A Conversation with Laura Fairchild Brodie, author of Breaking Out: VMI and the Coming of Women
Q: How did you come to write BREAKING OUT?
A: My husband had been the band director at VMI for almost ten years before I started this project, so I was very familiar with VMI, and well-acquainted with a lot of cadets, faculty, and administrators. The court case over VMI's admissions policy had begun just one year after our arrival at VMI, and I had watched it evolve while I was working on a PhD in English literature at the University of Virginia. After I finished my dissertation I knew that I wanted another intellectual challenge -- something that would exercise my writing skills -- and the best story in town was VMI. Well before the court case was decided I informed Colonel Mike Bissell, (who eventually headed VMI's assimilation of women), that whichever way the case went, I wanted to do some sort of research project. Bissell was very supportive. He told me to await the outcome of the case, and then speak to General Bunting, VMI's Superintendent. When I appoached General Bunting in August of 1996, he was so enthusiastic about the notion of someone chronicling VMI's transition to coeducation, that he invited me to join his Executive Committee for Coeducation. Since that time, everyone at VMI has been very supportive of my work.
Q: Can you give us a brief history of the Supreme Court case that effectively forced VMI to go co-ed?
A: In March of 1989 an anonymous female high school student filed a complaint with the U. S. Justice Department, stating that she had been turned away when requesting admissions materials from VMI. That complaint initiated a seven-year legal battle. VMI won the first round when Judge Jackson Kiser, in Roanoke, Virginia, accepted the Institute's arguments for why it's all-male status did not violate the constitution. Judge Kiser's ruling was later overturned by an Appeals Court in Richmond, but that court gave VMI the option of finding a creative way to accommodate young women who wanted a publicly funded military education. And so VMI established the Virginia Women's Institute for Leadership at Mary Baldwin College, which is a small women's college about 30 miles from VMI. VWIL continues to exist today, and the women who attend its program take ROTC classes at VMI. Still, in June of 1996 the Supreme Court ruled that VWIL was not an adequate remedy for VMI's constitutional problems. That ruling led to the admission of women at VMI and The Citadel.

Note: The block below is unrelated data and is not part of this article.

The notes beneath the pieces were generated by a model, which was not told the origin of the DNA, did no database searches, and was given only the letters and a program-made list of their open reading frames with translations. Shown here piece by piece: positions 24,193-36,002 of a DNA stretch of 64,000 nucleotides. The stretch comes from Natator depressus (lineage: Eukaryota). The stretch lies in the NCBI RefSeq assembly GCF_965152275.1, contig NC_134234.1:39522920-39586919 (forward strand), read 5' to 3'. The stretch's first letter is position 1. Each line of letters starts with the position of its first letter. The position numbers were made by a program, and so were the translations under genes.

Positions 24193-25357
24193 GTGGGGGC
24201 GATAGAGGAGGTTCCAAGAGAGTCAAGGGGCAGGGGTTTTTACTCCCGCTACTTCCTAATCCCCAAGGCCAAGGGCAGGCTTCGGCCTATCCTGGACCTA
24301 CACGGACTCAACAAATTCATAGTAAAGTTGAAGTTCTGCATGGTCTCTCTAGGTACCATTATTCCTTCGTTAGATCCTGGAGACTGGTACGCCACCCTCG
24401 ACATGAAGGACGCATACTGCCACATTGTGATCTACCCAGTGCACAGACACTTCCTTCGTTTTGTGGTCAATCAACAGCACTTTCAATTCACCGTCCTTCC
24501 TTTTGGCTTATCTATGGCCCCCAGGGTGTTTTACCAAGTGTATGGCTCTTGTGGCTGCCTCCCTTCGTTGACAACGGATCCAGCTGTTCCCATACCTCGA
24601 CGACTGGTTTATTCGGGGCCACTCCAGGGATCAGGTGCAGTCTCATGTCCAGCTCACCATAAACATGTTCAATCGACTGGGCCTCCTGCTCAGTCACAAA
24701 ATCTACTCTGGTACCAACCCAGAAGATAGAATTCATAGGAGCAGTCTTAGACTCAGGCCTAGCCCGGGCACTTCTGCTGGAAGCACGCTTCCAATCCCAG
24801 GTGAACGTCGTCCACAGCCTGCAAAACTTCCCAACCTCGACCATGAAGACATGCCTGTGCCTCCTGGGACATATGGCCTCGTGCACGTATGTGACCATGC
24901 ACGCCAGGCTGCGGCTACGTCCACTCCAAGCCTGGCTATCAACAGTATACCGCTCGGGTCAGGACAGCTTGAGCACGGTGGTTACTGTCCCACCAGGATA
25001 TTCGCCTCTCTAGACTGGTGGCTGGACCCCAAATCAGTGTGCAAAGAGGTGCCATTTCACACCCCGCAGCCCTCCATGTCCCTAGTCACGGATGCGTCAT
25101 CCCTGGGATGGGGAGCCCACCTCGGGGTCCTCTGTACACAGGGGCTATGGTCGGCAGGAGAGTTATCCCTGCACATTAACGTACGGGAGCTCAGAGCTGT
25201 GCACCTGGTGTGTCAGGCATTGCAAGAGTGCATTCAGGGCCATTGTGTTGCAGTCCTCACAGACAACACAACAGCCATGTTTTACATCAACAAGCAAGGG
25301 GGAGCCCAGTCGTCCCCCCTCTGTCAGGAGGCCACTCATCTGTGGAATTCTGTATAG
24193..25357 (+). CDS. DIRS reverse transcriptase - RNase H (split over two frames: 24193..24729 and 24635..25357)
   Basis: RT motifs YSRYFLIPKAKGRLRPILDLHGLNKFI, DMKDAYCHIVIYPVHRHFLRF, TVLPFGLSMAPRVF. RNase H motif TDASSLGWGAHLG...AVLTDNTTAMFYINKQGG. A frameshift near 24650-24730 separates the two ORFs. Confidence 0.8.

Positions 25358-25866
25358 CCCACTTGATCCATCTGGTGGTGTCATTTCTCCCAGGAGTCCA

Q: What was VMI's initial reaction to the Supreme Court decision? A: The reactions varied widely from person to person. A lot of people associated with VMI had been expecting this for a long time, and although they worried that VMI, in going coed, might lose the key feature that made it unique, they also felt that change was inevitable. There were other alumni, however, who were adamantly opposed to the admission of women, and who, in the summer of 1996, supported a campaign to make the school private. Breaking Out contains a chapter that describes the privatization campaign. Q: How did VMI manage to carry out the transformation to coeducation so smoothly? What were the key elements of their strategy? A: VMI's transformation into a coed military college is still underway, and the process hasn't been entirely smooth. Some people perceive that VMI's assimilation of women has been unusually successful, because they compare VMI's experiences with the problems that The Citadel faced after that college admitted women. It would be more accurate to compare VMI's current circumstances to the federal academies' assimilation of women in the mid 1970s, or to the experiences of Norwich University or Texas A&M. Those schools found that the most difficult problems associated with coeducation did not come in the early years, when they were on their guard, but in later years, as they became more complacent. VMI will need to continually guard against complacency. The big thing VMI has in its favor is the amount of planning that went into the Institute's assimilation of women. A enormous amount of time, money and manpower was devoted to the process. More than half of Breaking Out focuses on VMI's planning for coeducation, because that aspect of the story is really unique. Q: What were the greatest obstacles for VMI in the shift to coeducation? A: The greatest challenges VMI faced, and is still facing today, center on trying to change people's attitudes. VMI is a college that loves its traditions, and "change" is a concept that makes a lot of people at VMI very uncomfortable. There were several tangible changes that VMI had to implement in order to prepare for female cadets -- building more restrooms and locker rooms for women, more private examination rooms at the hospital, better security lighting on Post. But these changes were easy when compared to the problem of changing attitudes among those cadets and alumni who are most adamantly opposed to coeducation at VMI. Some of these men will never look upon women at VMI with anything other than gloom, and occasional hostility. But most of the male cadets are more open, more willing to give the women a chance, so long as the women are willing to work hard. Q: Your behind the scenes portrait of VMI reveals the real life of rats and cadets -- the students, even the first year students, seem so serious and focused. Where does this maturity come from? A: VMI's cadets are very serious about certain things, such as the Institute's Honor Code. But I doubt that many VMI professors or administrators would choose the word "mature" to describe their students. VMI's cadets can be just as sophomoric as their peers at other colleges, especially when it comes to fraternity-style stunts. And like most students nationwide, many of them are not arriving at college with mature study habits or a mature approach toward developing their minds. Still, the one thing that several cadets have pointed out to me is that in coming to VMI they have deliberately chosen a life of discipline, in contrast with many of their high school friends, whom they perceive as having gone to college to pursue a life of partying. Q: What draws women to VMI? A: Most women seem to come to VMI for the same reasons as the men. Some of them grew up in military families and want a military career. Maybe they didn't get into the federal academies, or maybe they prefer a smaller military school. Some of the women are Virginians who were drawn by VMI's reputation or tradition, and by its closely-knit community. Most of them are looking for a challenge, something out of the ordinary. Of course, some skeptics have voiced the opinion that women who apply to a school like VMI must be interested because they want to meet men. And I'm sure that there are a few women who are attracted to VMI because of its 11 to 1 male-female ratio. But if husband-hunting was any woman's chief reason for coming to VMI, she wouldn't last long in the ratline. I think the women who are succeeding at VMI have come for good reasons. Q: Can you describe the ratline? A: Because I have not lived through it, my knowledge of the ratline is superficial, limited to the stories that the cadets have told me, and the scenes I have witnessed. I can, however, say that the ratline is an extremely intense six-to-seven month immersion into an alien culture. It involves a lot of sacrifices -- rats have to give up their clothes, their hair, their cars, their TVs, their telephones, their privacy, their freedom. They are subjected to a heavy dose of harassment from upperclassmen who can drop them for pushups, quiz them on VMI trivia, yell in their faces. And they face a myriad of mental and physical challenges, from memorizing the information in their Rat Bibles, to marching for fifteen miles in combat boots. Part of the goal is to get 400 diverse young people to bond together in one "mass," because no one can complete the ratline without the help of their "Brother Rats." Each year about twenty-percent of the rats leave VMI. The cadets I've met who have done the best are those who arrive at VMI in good physical shape and, most importantly, with a healthy sense of humor. Q: How many female students are there now at VMI? How many female students is the college hoping to draw each year? A: There are currently 59 female cadets at VMI. Three incoming classes have included women. When VMI was planning for coeducation, its administrators sometimes talked about reaching a day when 10 percent of the Corps of Cadets would be female. That would mean retaining approximately 120 women, a tough goal for a school like VMI. Although VMI has been averaging approximately thirty new female matriculants each year, attrition eats away at their numbers, just as it does with the men. Q: When the first women arrived, the media swarmed VMI. How did this affect the lives of the students? A: The cadets tended to view the reporters as a nuisance -- one more camera taking pictures of them as they did their pushups. Some of the male cadets were resentful of the extra attention that the women were getting, while most of the women tried to be as unobtrusive as possible. One of the reasons that the cadets were so open with me was because I was not a reporter. Still, the presence of the media was not a bad thing for VMI. It's not often that a small school like VMI gets that sort of national attention, and the reporters were, for the most part, very fair and even complimentary of VMI's efforts. Q: What could other schools learn from VMI's experience of co-education? A: I think VMI is still the student, not the teacher. VMI still has a lot to learn from the other military colleges around the nation that admitted women many years ago. But at the same time, there are several lessons to be gleaned from effort that VMI expended to prepare for women, and other military colleges around the country will have to see how VMI's women respond to the Institute's adversative style of training, in order to gauge what sort of military training is most effective for men and women. Q: What would you hope readers would learn from your portrait of VMI? A: I would hope that readers outside VMI would find a compelling human interest story here, and perhaps discover that there is more to a school like VMI than just a bunch of military stereotypes. Among VMI's community, I would hope that this book would provide a useful historical record of all the work that went into the assimilation of women, so that everyone at VMI, and especially each new class of cadets, might continue to try and make it work.